|| ||firstname.lastname@example.org (Eric W. Biederman)|
|| ||[RFC][PATCH 0/5] Task references..|
|| ||Sun, 29 Jan 2006 00:19:56 -0700|
Herbert Poetzl <email@example.com>,
"Serge E. Hallyn" <firstname.lastname@example.org>,
Alan Cox <email@example.com>,
Dave Hansen <firstname.lastname@example.org>,
Arjan van de Ven <email@example.com>,
Suleiman Souhlal <ssouhlal@FreeBSD.org>,
Hubertus Franke <firstname.lastname@example.org>,
Cedric Le Goater <email@example.com>,
Kyle Moffett <firstname.lastname@example.org>|
In the pid virtualization thread it was noticed that currently in
the kernel we have a variables that hold pids of processes or
process groups that we later intend to send signals to.
It was suggest that we instead use pointers to struct task_struct
and reference count them to get around this problem.
The problem was that each file descriptor in the system has one of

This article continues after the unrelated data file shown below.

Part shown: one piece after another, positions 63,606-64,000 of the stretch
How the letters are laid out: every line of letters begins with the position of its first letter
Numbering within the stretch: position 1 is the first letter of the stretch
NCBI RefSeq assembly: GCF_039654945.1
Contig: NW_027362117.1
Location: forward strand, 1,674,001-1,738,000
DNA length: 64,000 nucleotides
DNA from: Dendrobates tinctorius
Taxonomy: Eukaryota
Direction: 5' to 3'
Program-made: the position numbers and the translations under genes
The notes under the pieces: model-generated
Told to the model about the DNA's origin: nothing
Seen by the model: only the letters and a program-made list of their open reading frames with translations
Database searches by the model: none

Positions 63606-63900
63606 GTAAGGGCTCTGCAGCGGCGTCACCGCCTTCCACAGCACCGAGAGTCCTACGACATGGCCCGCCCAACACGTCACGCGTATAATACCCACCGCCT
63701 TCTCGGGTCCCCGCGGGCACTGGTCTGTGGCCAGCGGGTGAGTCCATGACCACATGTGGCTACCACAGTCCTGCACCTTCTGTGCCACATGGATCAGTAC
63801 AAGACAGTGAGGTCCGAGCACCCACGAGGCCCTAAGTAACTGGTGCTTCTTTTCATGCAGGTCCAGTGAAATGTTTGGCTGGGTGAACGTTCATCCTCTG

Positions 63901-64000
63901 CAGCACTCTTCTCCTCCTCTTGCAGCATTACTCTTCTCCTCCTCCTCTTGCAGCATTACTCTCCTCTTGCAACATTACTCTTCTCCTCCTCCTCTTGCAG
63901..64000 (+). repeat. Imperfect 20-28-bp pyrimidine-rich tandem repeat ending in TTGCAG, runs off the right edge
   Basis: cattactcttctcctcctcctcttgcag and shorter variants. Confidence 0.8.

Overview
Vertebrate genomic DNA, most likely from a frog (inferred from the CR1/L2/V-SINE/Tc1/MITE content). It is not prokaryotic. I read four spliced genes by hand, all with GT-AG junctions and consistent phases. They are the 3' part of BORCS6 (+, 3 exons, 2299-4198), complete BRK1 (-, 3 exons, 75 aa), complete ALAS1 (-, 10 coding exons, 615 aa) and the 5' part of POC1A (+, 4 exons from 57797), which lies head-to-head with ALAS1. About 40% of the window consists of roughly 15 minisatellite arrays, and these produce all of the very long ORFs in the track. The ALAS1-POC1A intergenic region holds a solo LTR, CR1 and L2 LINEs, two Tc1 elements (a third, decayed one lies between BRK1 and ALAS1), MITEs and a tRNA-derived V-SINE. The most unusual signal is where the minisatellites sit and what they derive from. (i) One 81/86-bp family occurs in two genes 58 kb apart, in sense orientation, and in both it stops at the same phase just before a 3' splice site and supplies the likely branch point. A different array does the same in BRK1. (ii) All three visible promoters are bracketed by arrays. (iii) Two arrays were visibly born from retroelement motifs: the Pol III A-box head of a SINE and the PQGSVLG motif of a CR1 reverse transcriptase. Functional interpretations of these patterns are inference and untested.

these variables in f_owner an instance of struct fown_struct it would
allow user to bypass the limits on the number of processes and
type of megabytes of memory with invisible zombie processes.
For kernel threads where things are tightly coordinated this is not an
issue hand holding a reference to the task struct of a kernel thread
seems the sane thing to do.
The other problem was that pointers to struct task_struct don't map
well to process groups.
I believe the solution to these problems is to introduce a small data
structure that can be reference counted and holds a pointer to a
struct task_struct. The struct task_struct holds a pointer to this
small data structure that will be used to remove the pointer to itself
when the struct task_struct is freed.
The following series of patches implement the data structure and
the routines for manipulating it. As well as implementing this
data structure in two common cases in the kernel, that demonstrate